How It All Began

31 January, 2010 | | 2 Comments

Since many of the newer fans of the Big Ugly Man Doll are, as I say, newer, I’ve had a few questions recently about how I became the BUMD in the first place. Without further ado, here’s how it all began.

I have been known to escort the children – who are cute – to birthday parties with their peers. Now, it’s well known that one of the fastest ways to get good-looking women to talk to you is to walk around with bait – puppies are good; small, cute kids are even better.

When I used to take Number One Son to birthday parties, when he was younger and cute, he was greeted with cheers and hugs from his friends, mostly girls. Their mothers were always there also; I was often nearly the only guy.

So there I was, enjoying another birthday party filled with 6-year-olds and women. And by enjoying, I mean leaning against a wall. One of the children was late to the party; the kid ran in and jumped into playing with the rest of the kids. His mother looked straight at me, and through me, smiled brightly and said, “Hi ladies!”

Right. I am the big ugly man doll. This is why.

For those of you who may not yet know the reference, you’ll have to see the second of the wonderful Toy Story movies, called Toy Story 2. (Go figure.) Near the end, the evil misguided Prospector Pete is strapped to the backpack of a cute little girl, next to a brightly painted Barbie. The little girl picks up her backpack, notices the new Pete doll, and exclaims, “Look, Barbie! A big, ugly MAN doll!”

When I take my children to these birthday gatherings, filled with pre-pubescent partying and estrogen energy sharing, that’s pretty much the reaction I get: I am that big, ugly man doll. The nannies, the moms, the milfs, they do not speak to me unless in dire need. (“Excuse me, um, the building is on fire, and, um…”) I used to think that by hanging out with a bunch of cute kids – even my own – the cuteness would rub off on me, and perhaps I would be spoken to. I also used to think monkeys would fly out of my butt if I waited long enough. The monkeys are still the more likely outcome. Er, so to speak. Then again, maybe my monkeys have already flown, which would explain a lot about why people look at me like that when I take the kids to parties. And would explain a lot about my dry cleaning bills.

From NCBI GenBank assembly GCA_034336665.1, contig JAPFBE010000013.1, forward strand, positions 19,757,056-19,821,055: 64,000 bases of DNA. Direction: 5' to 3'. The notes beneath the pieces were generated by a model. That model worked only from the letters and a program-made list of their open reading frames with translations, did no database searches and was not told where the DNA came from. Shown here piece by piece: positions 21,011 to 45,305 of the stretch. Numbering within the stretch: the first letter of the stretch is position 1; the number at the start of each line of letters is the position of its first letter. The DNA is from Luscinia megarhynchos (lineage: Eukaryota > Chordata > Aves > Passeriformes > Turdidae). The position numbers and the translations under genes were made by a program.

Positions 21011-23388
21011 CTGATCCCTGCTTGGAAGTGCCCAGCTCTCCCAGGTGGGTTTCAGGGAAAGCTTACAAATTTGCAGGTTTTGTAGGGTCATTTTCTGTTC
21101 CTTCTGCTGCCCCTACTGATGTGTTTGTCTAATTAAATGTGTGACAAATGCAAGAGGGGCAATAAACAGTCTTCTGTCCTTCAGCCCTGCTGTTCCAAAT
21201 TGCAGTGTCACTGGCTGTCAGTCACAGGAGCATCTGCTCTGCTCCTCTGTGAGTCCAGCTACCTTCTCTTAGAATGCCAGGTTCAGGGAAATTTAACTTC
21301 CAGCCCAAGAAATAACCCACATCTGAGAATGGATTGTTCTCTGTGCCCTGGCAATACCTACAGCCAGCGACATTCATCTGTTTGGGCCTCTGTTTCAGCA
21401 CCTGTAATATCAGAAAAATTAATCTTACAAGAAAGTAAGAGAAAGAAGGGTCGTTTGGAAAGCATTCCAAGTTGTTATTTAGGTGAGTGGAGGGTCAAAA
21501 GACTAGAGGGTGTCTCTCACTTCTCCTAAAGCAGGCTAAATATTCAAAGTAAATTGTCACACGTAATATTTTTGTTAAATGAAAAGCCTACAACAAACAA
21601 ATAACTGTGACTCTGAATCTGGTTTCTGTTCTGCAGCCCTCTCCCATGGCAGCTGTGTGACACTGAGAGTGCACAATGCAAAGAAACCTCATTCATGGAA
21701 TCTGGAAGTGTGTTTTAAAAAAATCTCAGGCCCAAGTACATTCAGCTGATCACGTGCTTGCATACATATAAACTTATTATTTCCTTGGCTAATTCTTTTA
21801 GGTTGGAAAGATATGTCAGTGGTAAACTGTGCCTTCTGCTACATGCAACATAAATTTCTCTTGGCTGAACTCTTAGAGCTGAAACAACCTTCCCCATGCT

Case in point: So there I was, enjoying another birthday party filled with 6-year-olds and women. I was, to the surprise of no one at all, largely ignored – until I overheard someone mention the word Starbucks, whereupon I most cheerfully made it clear that I would certainly be happy to join any such coffee-bound person or group. (Hey, how about a Venti Caramel Milfiato, with extra whip!) As I made my way out the door with one of the women, all the rest – and I am not making this up – decided they’d come too. I can only assume that their decision was based on the desire to protect one of their own. For the record, that one looked like she could hold her own against two of me, the barista, and the truck parked outside, but hey. Women are from Venus, I have a penis, and that’s all there is to it. So, instead of having to actually talk to me, they split into 2 groups – one in front of me, and one in back – and in this fashion we walked to Starbucks. Once there, I ordered something masculine and tossed it back in one shot, crushed the empty cup against my forehead, and nailed the three-pointer by hitting the trash can from 17 feet. After finding a napkin and looking like I’d meant to drip hot espresso down my forehead – which Real Men do all the time, of course – I moved closer to the estrogen constellation and overheard a discussion of the Eighties.

I missed the Eighties, largely due to apathy, but one likes to keep one’s hand in, so I attempted a foray about how old I was getting (relative to said decade). One of the ladies indicated that she’d recently passed her 20th High School Reunion. I mentioned that I had also recently passed – and skipped – the same milestone. Since there was a pause in the general buzz, I asked her if she’d attended high school in this area.

This being MY life, she cheerfully recited the name of my high school and the year of my graduation. When I mentioned that I was in her graduating class, we remarked upon what a small world it was, and checked memories for names in common.

She, of course, didn’t remember me at all, proving that SOBUMD is right – without her, I could build a freaking TIME MACHINE and my chances of having sex with actual women would STILL be zero. I remain grateful that the SOBUMD loves me. I don’t know why, but she does.

Damned birthday parties.

  1. Queued says:

    I think every dad experiences this. While with my daughter at somebody’s Build-a-Bear event, I was talking to one of the moms about where the kids were going to eat dinner, and another mom walked up, stood _directly between us_ with her back to me, and started talking to the same mom. It’s like I didn’t exist at all, or she might have at least been concerned that she put her pony tail in my mouth.

  2. Jenni Parks says:

    this is adorable.

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